The driver of a tipper truck working on the Crossrail project has been charged with causing the death by careless driving of Brian Holt. The hospital porter was one of six cyclists killed in London during a two-week period in November last year.
The London Evening Standard says that Anthony Howsego, aged 57 and from Romford, will appear at Snaresbrook Crown Court on Friday.
He was charged in July, but the newspaper says it only emerged that he was being prosecuted when it conducted an investigation ahead of the anniversaries of those six fatalities.
The lorry driver is the only motorist to have been charged in connection with those six deaths 12 months ago. Coroner’s inquests have already been concluded in four of the cases, with no charges brought.
While no date has yet been set for the inquest into the death of Richard Muzira, the Standard reports that the driver of the lorry involved in that incident will not be charged.
All of those fatalities involved large vehicles. Besides Mr Holt and Mr Muzira, a third victim, Venera Minakhmetova, was killed in a collision with a lorry.
Frances Goulding died when he was struck by a coach, while buses were involved in the crashes that claimed the lives of Khalid al-Hashimi and 21; and Roger de Klerk.
Mr Holt, aged 62, worked at Mile End Hospital and was travelling to work there when he was struck by the lorry, which was carrying waste from the Crossrail site at Liverpool Street Station.
Crossrail is one of the biggest engineering projects in the capital’s history, and at its peak will see 50 truck movements a day to take waste away from just one of its 40 sites in London, at Charing Cross.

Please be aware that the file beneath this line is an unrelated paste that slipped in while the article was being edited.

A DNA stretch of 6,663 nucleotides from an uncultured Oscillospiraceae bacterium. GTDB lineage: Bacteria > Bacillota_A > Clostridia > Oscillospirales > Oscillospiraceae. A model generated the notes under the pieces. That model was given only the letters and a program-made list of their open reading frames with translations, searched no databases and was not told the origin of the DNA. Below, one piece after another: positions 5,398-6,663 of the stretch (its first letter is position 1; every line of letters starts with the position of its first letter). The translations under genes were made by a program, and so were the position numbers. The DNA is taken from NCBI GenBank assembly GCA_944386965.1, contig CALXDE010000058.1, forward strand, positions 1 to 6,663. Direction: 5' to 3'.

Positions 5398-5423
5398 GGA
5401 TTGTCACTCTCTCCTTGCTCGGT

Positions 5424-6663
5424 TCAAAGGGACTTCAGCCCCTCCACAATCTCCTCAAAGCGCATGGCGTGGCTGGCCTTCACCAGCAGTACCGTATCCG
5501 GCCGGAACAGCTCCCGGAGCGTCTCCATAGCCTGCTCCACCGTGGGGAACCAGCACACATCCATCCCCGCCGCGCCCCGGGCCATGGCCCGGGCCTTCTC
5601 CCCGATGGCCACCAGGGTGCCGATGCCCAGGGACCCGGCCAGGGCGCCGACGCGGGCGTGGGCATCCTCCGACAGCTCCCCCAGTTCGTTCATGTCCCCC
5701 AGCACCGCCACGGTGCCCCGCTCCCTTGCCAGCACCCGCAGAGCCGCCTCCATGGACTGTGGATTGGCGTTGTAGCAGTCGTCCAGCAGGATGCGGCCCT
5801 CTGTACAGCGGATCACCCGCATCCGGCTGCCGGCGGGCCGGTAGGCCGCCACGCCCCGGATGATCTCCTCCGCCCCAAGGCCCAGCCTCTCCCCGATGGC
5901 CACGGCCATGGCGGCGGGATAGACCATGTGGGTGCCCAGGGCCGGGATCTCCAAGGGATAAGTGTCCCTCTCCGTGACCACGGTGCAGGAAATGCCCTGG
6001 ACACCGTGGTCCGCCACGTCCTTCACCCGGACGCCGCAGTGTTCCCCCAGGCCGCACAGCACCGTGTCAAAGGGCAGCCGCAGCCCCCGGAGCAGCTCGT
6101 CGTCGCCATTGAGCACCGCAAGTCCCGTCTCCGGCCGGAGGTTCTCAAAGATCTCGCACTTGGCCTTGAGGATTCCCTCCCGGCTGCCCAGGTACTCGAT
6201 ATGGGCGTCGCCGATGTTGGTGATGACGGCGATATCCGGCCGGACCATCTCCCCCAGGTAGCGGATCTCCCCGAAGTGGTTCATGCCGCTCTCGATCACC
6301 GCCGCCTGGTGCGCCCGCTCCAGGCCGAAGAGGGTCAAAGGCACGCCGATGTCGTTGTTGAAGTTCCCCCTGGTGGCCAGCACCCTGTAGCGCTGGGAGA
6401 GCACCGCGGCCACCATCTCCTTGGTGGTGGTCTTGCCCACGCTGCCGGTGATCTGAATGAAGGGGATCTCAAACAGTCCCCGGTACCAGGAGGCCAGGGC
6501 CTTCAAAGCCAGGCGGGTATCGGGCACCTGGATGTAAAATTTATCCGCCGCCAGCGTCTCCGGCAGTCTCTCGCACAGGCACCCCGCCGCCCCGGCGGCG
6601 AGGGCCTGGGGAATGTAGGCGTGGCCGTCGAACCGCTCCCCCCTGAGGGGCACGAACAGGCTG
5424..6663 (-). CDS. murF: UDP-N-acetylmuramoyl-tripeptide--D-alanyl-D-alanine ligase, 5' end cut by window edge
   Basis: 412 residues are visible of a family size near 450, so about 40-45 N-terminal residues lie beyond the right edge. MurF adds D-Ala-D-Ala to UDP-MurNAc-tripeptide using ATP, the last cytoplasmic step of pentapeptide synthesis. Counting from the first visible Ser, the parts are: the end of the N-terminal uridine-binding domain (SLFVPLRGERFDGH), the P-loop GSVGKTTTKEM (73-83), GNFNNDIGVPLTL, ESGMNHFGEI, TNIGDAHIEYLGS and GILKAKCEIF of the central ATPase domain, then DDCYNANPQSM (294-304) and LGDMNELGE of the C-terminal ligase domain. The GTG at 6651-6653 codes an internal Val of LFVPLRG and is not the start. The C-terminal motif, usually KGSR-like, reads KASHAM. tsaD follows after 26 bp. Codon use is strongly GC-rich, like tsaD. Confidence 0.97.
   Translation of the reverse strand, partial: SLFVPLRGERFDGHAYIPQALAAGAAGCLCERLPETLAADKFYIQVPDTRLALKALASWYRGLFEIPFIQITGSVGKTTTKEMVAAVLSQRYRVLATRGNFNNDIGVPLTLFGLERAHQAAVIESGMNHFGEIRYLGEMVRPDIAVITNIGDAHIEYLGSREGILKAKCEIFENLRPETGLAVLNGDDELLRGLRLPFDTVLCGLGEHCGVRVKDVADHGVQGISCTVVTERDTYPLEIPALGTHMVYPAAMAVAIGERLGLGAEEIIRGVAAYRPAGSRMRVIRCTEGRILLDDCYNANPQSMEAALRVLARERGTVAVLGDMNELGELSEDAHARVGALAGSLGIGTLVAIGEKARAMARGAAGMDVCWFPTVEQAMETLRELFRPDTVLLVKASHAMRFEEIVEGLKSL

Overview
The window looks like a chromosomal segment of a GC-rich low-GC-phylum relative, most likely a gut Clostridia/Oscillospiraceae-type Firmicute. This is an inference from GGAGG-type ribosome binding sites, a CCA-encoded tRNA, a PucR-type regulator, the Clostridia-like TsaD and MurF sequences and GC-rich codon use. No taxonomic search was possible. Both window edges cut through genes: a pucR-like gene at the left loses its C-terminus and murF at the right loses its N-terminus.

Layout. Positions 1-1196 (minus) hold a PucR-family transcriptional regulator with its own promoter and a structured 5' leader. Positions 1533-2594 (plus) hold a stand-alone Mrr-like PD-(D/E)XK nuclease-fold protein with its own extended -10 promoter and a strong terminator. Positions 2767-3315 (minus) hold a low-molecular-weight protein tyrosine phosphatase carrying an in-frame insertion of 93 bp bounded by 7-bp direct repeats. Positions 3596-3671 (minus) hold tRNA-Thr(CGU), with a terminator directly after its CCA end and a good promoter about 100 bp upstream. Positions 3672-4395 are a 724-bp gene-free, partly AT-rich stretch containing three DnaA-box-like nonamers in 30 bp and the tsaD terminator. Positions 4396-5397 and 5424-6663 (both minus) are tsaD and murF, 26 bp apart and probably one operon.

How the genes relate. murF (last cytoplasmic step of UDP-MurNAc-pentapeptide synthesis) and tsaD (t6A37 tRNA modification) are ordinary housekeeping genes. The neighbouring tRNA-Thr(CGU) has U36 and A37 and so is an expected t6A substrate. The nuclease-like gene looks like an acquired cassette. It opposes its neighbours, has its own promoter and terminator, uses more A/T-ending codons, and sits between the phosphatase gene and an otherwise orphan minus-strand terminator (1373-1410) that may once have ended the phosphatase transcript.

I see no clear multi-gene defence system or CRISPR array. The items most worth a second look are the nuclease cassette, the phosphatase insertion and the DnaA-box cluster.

In February 2012, Crossrail said that lorries not fitted with safety features to protect cyclists such as sensors, Frexnel lenses and sideguards, would be banned from its sites in the city.
But two months prior to Mr Holt's death,another lorry working on the project was involved in a crash that killed a cyclist in September 2013.
Nursing assistant Maria Karsa, aged 21, was killed at Aldgate as she headed to work a shift at the Royal London Hospital, part of Barts Health NHS Trust, Barts Health, which also runs the hospital Mr Holt worked at.
It emerged earlier this year that two of the three sensors on the lorry concerned – required for it to access the Crossrail site – were not working. However, the Crown Prosecution Service decided not to bring charges.
This Saturday, the direct action group Stop Killing Cyclists, founded in the wake of those six deaths a year ago, is organising a ‘National Funeral for the Unknown Victim of Traffic Violence.’
Hundreds of cyclists, pedestrians and other road users are expected to accompany a horse-drawn hearse carrying an empty coffin the length of Oxford Street, ahead of a ‘die-in’ and rally at Marble Arch.
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Simon joined road.cc as news editor in 2009 and is now the site’s community editor, acting as a link between the team producing the content and our readers. A law and languages graduate, published translator and former retail analyst, he has reported on issues as diverse as cycling-related court cases, anti-doping investigations, the latest developments in the bike industry and the sport’s biggest races. Now back in London full-time after 15 years living in Oxford and Cambridge, he loves cycling along the Thames but misses having his former riding buddy, Elodie the miniature schnauzer, in the basket in front of him.